In December 2016, Institutional Shareholder Services, or ISS, released a white paper describing its quantitative and qualitative approach to pay-for-performance mechanics.
ISS has described its approach to evaluating pay-for-performance as consisting of two parts: an initial quantitative assessment and an in-depth qualitative review.
According to ISS, its initial quantitative screen is designed to identify outlier companies that have significant misalignment between CEO pay and company performance over time.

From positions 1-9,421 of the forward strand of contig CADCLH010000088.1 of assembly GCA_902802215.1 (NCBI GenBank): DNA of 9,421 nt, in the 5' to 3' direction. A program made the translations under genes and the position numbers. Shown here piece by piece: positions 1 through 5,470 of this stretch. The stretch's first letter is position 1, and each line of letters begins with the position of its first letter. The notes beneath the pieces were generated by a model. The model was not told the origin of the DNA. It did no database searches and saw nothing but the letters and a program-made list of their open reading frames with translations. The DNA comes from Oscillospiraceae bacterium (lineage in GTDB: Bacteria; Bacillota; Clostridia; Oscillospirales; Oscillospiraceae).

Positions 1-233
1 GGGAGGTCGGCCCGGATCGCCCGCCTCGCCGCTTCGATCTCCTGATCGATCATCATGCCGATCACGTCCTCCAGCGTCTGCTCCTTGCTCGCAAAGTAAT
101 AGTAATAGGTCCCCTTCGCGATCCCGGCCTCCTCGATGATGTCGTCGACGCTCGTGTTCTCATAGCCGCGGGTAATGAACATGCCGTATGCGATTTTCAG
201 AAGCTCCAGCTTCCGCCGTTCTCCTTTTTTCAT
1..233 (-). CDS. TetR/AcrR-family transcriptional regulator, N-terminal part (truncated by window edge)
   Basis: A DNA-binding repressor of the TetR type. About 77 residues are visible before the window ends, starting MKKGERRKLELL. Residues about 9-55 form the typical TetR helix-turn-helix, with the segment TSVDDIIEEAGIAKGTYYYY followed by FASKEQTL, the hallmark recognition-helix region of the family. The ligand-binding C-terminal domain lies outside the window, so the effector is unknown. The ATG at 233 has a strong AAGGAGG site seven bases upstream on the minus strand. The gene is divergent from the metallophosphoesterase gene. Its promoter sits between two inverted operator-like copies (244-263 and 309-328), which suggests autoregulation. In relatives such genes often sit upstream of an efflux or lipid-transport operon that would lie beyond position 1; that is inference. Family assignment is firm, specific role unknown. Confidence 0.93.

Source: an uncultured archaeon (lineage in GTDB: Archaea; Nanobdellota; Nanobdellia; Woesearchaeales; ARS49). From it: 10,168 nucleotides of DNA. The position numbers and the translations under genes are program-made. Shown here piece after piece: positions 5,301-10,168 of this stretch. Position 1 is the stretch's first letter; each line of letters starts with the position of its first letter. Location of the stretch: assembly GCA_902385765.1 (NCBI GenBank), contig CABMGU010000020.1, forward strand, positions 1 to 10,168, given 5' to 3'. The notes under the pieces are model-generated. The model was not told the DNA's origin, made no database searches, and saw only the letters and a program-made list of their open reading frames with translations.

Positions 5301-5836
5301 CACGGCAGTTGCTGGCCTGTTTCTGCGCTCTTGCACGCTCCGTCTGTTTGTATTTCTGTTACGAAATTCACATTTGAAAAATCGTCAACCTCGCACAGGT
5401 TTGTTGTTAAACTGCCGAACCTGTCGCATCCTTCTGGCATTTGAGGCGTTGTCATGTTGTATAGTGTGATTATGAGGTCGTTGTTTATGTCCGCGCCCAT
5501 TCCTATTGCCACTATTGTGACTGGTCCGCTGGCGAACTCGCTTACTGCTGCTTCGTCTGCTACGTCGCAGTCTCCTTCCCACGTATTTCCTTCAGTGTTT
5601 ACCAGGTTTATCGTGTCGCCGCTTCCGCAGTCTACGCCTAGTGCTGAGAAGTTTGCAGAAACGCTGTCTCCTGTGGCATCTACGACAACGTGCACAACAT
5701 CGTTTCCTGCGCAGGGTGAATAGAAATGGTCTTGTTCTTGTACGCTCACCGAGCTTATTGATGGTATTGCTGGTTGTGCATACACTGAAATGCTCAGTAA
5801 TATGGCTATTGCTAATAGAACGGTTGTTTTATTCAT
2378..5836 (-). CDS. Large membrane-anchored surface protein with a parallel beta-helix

Following its quantitative screen, ISS performs qualitative evaluations, including a thorough review of the Compensation Discussion and Analysis (CD&A) section of a company's proxy statement, and highlights noteworthy issues to investors regardless of the results of the quantitative screen. If the quantitative screen results in an elevated concern level, the qualitative assessments are designed to uncover either the potential causes of a perceived long-term disconnect between pay and performance, or factors that mitigate the initial assessment. These in-depth qualitative evaluations are one of the most important parts of ISS’ analysis and subsequent vote recommendation. If ISS identifies problematic incentive features for a company (e.g., multi-year guaranteed payments, discretionary pay components, inappropriate perquisites (including tax gross-ups), or lack of rigorous goals) as part of its qualitative analysis, it may issue a negative recommendation despite a "low" quantitative concern.